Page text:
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Learn about your pink or red back bump, including causes and common questions. Or get a personalized analysis of your pink or red back bump from our A.I. Symptom Checker. At Buoy, we build tools that help you know what’s wrong right now and how to get the right care.

Your Pink or Red Back Bump May Also be Known as:
Pink back bump
Pink back lump
Pink back mass
Pink bump on back
Pink bump on lower back
Pink bump on spine
Pink bump on upper back
Pink lower back bump
Pink lower back lump
Pink lower back mass

Top 6 Pink or Red Back Bump Causes

  1. 1.Pimple

    Acne, also known as pimples, occurs when hair follicles become clogged with oil & dead skin cells. Acne is extremely common and ranges from mild to severe.

    Though some cases of acne prompt patients to visit a dermatologist, most cases can be treated with proper hygiene and over-the-counter medications. Look for products containing benzoyl peroxide or salicylic acid.

    Rarity:
    Common
    Top Symptoms:
    painful back lump, pink or red back bump, marble sized back lump, small back lump
    Symptoms that always occur with pimple:
    pink or red back bump
    Urgency:
    Self-treatment
  2. 2.Skin Abscess

    A skin abscess is an infection of the deeper skin that's typically due to bacteria seen on the skin. Recently, infections are more frequently caused by Staph. Aureus (puts the "staph" in "staph infections").

    You should visit your primary care physician or an urgent care clinic today or tomorrow. Treatment of an abscess includes incision and drainage. It is likely you will be prescribed antibiotics as well. Surgery may be required to get rid of the whole abscess after inflammation has died down. Do not drain the abscess yourself.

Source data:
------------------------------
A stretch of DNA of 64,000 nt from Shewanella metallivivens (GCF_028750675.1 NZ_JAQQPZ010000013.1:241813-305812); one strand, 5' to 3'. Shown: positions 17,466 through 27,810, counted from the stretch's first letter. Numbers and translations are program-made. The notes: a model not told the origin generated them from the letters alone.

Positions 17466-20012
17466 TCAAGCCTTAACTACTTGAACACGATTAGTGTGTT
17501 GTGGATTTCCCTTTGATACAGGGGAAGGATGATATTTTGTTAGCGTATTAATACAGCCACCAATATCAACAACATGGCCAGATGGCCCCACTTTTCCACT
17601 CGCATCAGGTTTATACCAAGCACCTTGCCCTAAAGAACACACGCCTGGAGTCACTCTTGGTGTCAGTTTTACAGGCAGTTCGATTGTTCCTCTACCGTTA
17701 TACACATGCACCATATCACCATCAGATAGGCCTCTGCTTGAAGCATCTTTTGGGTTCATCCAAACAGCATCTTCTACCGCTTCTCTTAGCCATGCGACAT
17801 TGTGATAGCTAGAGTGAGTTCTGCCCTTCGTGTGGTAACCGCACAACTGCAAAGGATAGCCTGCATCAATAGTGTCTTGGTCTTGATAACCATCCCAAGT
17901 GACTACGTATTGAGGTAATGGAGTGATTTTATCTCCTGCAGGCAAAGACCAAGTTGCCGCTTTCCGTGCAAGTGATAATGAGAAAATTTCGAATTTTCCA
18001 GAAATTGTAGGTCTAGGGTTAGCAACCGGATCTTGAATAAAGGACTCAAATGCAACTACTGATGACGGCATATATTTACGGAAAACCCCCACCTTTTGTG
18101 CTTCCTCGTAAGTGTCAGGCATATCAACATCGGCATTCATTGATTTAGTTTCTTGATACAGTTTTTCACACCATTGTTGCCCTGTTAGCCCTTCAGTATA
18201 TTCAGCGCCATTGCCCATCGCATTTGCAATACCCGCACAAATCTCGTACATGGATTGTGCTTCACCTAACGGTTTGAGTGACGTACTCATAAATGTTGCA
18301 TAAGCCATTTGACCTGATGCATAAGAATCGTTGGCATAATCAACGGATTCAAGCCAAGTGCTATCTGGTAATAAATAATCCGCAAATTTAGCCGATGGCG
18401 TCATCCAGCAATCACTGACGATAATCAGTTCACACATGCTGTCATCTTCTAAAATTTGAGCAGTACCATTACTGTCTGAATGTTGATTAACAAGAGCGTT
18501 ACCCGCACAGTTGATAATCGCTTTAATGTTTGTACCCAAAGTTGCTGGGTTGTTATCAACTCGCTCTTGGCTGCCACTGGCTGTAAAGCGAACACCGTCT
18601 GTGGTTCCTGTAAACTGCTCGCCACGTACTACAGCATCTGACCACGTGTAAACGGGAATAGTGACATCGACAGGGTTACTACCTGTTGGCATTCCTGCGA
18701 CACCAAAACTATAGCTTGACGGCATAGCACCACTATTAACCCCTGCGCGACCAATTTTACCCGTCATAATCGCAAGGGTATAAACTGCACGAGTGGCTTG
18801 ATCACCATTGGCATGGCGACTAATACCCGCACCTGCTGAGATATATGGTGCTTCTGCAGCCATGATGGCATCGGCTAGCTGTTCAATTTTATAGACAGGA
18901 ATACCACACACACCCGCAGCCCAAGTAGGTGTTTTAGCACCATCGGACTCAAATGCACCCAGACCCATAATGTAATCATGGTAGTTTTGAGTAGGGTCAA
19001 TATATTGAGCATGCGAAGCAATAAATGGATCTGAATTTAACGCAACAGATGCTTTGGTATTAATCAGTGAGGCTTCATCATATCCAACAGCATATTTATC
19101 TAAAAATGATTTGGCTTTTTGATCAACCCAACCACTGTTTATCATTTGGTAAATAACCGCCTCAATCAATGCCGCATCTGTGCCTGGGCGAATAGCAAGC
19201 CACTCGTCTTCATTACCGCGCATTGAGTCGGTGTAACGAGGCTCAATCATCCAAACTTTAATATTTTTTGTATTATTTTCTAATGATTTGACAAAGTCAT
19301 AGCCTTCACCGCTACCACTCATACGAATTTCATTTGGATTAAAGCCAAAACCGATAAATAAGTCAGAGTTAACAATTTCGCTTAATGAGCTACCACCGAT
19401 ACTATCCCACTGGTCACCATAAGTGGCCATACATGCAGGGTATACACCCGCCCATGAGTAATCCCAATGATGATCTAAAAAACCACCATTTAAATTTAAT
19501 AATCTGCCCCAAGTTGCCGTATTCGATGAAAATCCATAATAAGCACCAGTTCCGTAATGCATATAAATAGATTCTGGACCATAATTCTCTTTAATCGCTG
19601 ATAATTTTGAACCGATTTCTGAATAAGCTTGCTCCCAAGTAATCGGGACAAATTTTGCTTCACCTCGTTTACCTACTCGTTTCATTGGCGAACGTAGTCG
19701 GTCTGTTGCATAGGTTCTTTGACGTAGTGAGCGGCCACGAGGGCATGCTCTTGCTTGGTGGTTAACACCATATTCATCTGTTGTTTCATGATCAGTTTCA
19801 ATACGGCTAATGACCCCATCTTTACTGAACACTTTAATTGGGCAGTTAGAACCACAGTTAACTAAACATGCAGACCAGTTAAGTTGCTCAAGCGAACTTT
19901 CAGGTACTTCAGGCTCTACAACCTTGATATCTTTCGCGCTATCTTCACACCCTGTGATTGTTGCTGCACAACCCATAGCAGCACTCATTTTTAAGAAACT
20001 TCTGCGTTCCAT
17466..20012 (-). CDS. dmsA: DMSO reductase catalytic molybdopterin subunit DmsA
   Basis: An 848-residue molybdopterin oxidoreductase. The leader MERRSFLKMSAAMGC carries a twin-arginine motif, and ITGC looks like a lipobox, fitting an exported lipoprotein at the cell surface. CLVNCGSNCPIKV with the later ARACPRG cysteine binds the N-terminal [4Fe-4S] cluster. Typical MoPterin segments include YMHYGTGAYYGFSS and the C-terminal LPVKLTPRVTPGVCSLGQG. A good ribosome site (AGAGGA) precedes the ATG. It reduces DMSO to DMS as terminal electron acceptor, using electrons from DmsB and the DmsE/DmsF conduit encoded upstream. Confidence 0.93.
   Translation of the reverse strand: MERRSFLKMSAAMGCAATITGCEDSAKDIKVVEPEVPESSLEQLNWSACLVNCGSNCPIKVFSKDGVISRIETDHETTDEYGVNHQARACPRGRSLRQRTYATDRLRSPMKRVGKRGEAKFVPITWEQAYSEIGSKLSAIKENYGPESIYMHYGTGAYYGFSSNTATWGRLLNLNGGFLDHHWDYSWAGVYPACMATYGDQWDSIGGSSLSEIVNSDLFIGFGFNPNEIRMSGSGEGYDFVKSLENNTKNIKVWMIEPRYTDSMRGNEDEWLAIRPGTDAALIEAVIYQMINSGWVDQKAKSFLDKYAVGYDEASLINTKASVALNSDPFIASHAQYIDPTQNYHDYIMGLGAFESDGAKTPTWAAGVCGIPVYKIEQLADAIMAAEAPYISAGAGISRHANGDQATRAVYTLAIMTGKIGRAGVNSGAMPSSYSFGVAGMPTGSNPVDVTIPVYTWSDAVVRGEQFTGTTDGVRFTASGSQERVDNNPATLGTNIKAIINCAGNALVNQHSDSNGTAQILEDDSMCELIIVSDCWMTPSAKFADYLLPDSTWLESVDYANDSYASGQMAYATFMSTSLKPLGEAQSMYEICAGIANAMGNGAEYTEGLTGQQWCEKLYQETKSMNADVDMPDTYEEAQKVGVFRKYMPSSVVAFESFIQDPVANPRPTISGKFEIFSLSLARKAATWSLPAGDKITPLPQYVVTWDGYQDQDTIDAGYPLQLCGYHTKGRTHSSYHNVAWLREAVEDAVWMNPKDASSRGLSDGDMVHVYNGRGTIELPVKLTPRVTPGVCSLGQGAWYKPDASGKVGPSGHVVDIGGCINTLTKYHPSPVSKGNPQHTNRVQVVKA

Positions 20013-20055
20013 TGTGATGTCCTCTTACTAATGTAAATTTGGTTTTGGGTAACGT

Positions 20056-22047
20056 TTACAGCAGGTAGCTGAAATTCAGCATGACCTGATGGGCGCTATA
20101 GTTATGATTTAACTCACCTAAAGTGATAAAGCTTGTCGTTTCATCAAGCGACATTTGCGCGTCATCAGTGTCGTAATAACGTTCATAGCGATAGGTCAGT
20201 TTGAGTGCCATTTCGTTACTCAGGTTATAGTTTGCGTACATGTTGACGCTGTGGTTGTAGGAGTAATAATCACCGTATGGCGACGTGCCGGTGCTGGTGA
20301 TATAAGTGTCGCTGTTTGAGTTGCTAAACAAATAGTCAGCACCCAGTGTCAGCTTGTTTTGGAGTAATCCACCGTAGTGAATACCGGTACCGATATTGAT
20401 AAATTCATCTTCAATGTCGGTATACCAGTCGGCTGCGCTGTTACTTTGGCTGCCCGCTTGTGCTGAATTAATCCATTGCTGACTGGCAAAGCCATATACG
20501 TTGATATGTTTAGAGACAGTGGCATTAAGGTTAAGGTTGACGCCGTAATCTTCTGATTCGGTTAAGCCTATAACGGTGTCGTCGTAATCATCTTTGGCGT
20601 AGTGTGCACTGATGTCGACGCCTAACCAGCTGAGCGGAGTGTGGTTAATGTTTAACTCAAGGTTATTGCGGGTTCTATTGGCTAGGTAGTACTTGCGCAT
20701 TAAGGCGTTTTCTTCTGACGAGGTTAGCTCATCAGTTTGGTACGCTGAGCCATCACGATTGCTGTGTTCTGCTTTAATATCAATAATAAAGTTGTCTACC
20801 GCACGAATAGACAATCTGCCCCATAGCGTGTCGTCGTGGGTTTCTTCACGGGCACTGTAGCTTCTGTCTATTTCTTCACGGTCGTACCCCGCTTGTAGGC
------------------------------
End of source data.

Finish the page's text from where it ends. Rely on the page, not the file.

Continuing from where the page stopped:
Rarity:
    Common
    Top Symptoms:
    painful back lump, large back lump, marble sized back lump, pink or red back bump, back bump leaking yellow/milky fluid
    Symptoms that never occur with skin abscess:
    fever
    Urgency:
    Primary care doctor
  3. 3.Severe Skin Abscess

    A skin abscess is an infection of the deeper skin that's typically due to bacteria seen on the skin. Recently, infections are more frequently caused by Staph. Aureus (puts the "staph" in "staph infections"). If the infection begins to spread, urgent treatment is required.

    You should head to the nearest ER by car since your infection seems like it might be spreading. It is likely that you will be prescribed antibiotics. Surgery may be required to get rid of the whole abscess after the inflammation has died down. Do not drain the abscess yourself.

    Rarity:
    Rare
    Top Symptoms:
    fatigue, fever, painful back lump, pink or red back bump, marble sized back lump
    Symptoms that always occur with severe skin abscess:
    pink or red back bump
    Urgency:
    Hospital emergency room

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  4. 4.Boil (Furuncle)